Why was 2019 Such a Significant Year for the Australian Festival Industry?
Author: Carlina Ericson. Date: 13 January 2020
2019: wow, what a year indeed! Here’s a quick recount of the key milestones and developments our industry experienced.
1. New festival industry association formed
The newly created Australian Festival Association is one month into existence. Its board comprises of five key music festival industry figures such as Jessica Ducrou and Mathew Lazerous-Hall.
2. New festivals enter into the Australian market
Ultra Australia debuted in February, in Melbourne and Sydney, attracting 40,000+ attendees. Headliners included The Chainsmokers, Martin Garrix and Marshmello. It returns in 2020.
Festival X was held across Nov-Dec and drew 100,000+ electronic dance music fans across Auckland, Brisbane, Sydney and Melbourne. The festival is a joint venture between Hardware, OneLove and Live Nation Australasia. In 2020, the festival will expand to six cities over two weekends.
3. Festivals exit the Australian market
Australia said goodbye to Mountain Sounds Festival, which went into liquidation after it reportedly owed $1.5m to EventBrite and various musicians.
4. New music festival legislation introduced in NSW
Between December 2017 and January 2019 there were six deaths at various NSW-based music festivals. In response, the NSW Government introduced its ‘Liquor Amendment (Music Festivals) Regulation 2019’. Here’s an overview of the key events during 2019:
- The Australian Festival Association, in conjunction with Live Music Office, APRA AMCOS, Live Performance Australia, and Music NSW launches a campaign against the legislation, arguing the licensing had been rushed through without proper industry consultation.
- Local Government NSW also issues a number of media releases in response to the feedback it had collated, claiming the legislation posed too many complications for its local Council members.
- A public “Don’t Kill Live Music” rally is held in Sydney, coordinated by. It followed a petition that attracted over 100,000 signatures.
- 30+ festival organisers meet at NSW Parliament to discuss the government’s proposed licensing regime which they say should be scrapped.
- On 1 March 2019, the NSW Government’s ‘Liquor Amendment (Music Festivals) Regulation 2019’ officially comes into effect.
– 14 festivals are deemed to be ‘high risk’ and are required to obtain the license.
– All 14 festivals had either had a serious drug related illness or death in the past three years or had been assessed, on the expert advice from NSW Health and NSW Police, that there may be a significant risk of that occurring.
– The new regulations require organisers to develop a safety management plan developed in consultation with NSW Police and NSW Health.
- In response to the widespread criticism from industry, the NSW Government launches a NSW Parliamentary Inquiry and a Coronial Investigation into the six deaths.
- The NSW Music Festival Licensing Parliamentary Inquiry Report containing official recommendations is released – view it here.
- On 26 September, the NSW Legislative Council voted to remove the requirement that certain music festivals must hold a Music Festival Licence to operate their event in NSW.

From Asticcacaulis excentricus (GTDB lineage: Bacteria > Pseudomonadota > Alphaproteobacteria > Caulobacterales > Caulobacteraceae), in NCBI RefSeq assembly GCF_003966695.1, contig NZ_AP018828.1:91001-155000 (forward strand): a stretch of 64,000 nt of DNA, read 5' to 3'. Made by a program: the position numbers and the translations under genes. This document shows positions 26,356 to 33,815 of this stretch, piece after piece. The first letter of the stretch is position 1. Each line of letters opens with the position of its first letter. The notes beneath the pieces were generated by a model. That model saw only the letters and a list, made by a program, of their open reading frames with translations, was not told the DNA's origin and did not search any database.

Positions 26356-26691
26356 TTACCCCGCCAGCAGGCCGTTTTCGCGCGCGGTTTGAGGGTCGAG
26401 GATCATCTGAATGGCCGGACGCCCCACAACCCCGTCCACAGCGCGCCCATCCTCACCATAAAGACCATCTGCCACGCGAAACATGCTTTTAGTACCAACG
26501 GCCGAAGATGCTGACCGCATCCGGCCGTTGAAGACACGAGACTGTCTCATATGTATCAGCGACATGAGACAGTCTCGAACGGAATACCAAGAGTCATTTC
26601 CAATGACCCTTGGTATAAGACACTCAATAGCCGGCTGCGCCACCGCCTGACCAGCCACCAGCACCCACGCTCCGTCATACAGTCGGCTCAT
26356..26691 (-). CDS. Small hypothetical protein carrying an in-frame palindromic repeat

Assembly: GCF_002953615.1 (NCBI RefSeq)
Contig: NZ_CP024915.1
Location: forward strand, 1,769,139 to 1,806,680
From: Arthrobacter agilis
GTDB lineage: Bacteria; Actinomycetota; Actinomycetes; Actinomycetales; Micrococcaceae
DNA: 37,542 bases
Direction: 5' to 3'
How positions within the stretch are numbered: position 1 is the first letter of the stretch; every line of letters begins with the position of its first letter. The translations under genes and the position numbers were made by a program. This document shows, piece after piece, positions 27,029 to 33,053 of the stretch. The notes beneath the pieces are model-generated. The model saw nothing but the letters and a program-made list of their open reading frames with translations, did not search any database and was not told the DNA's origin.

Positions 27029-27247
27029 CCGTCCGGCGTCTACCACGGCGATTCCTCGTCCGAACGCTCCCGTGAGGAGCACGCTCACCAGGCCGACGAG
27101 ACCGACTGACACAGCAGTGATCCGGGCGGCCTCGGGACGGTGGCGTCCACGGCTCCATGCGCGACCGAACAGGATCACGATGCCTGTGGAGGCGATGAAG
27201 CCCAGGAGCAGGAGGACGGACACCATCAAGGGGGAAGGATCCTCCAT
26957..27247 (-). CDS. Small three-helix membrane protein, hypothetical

- NSW Health releases its revised Guidelines for Music Festival Organisers.
- Recommendations from the NSW Coronial Inquiry into music festival deaths are leaked to the media. Among the 40 recommendations is that pill testing be undertaken in NSW.
- On 16 October, the newly drafted Music Festivals Bill 2019 is tabled noting that any “high risk” festival must draw up a safety management plan for approval by the Liquor and Gaming Authority (LGA). Failure to do so could result in a 12-month jail sentence.
- 14 November: the newly created Music Festivals Bill 2019 is passes in Parliament, including the need to establish a music festival round-table.
5. 2nd National Pill Testing Trial Conducted at Groovin the Moo festival, Canberra
Conducted by Pill Testing Australia, the trial saw more than 230 festival-goers use the pill-testing service. 171 substances were tested – more than double the 85 substances tested during its first year. MDMA was the most common substance found, along with cocaine, ketamine and methamphetamines. Almost 30 per cent of people who used the service said they planned to reduce the quantity of drugs they took or not take any at all (source: Sydney Morning Herald).
Triple J’s Hack reported that representatives from Queensland Health, the New South Wales Coroner’s Office, New South Wales Special Commission of Inquiry into Ice usage and a group of Victorian cross-benchers were among the visitors at the pill-testing facility.
The subject of pill testing remained contentious throughout 2019, attracting widespread media attention, including a panel discussion on ABC’s TV program Q&A.
In August, The Pill Testing Australia* consortium (consisting of Harm Reduction Australia, Australian Drug Observatory of Australian National University, DanceWize, Harm Reduction Victoria and Students for Sensible Drug Policy Australia) released their official report in the 2nd pill testing trial. Read it in full here.
6. An increased focus on sustainability and waste reduction
Both domestically and internationally, we saw a number of key developments that indicated a strong move towards festivals becoming more sustainable in general.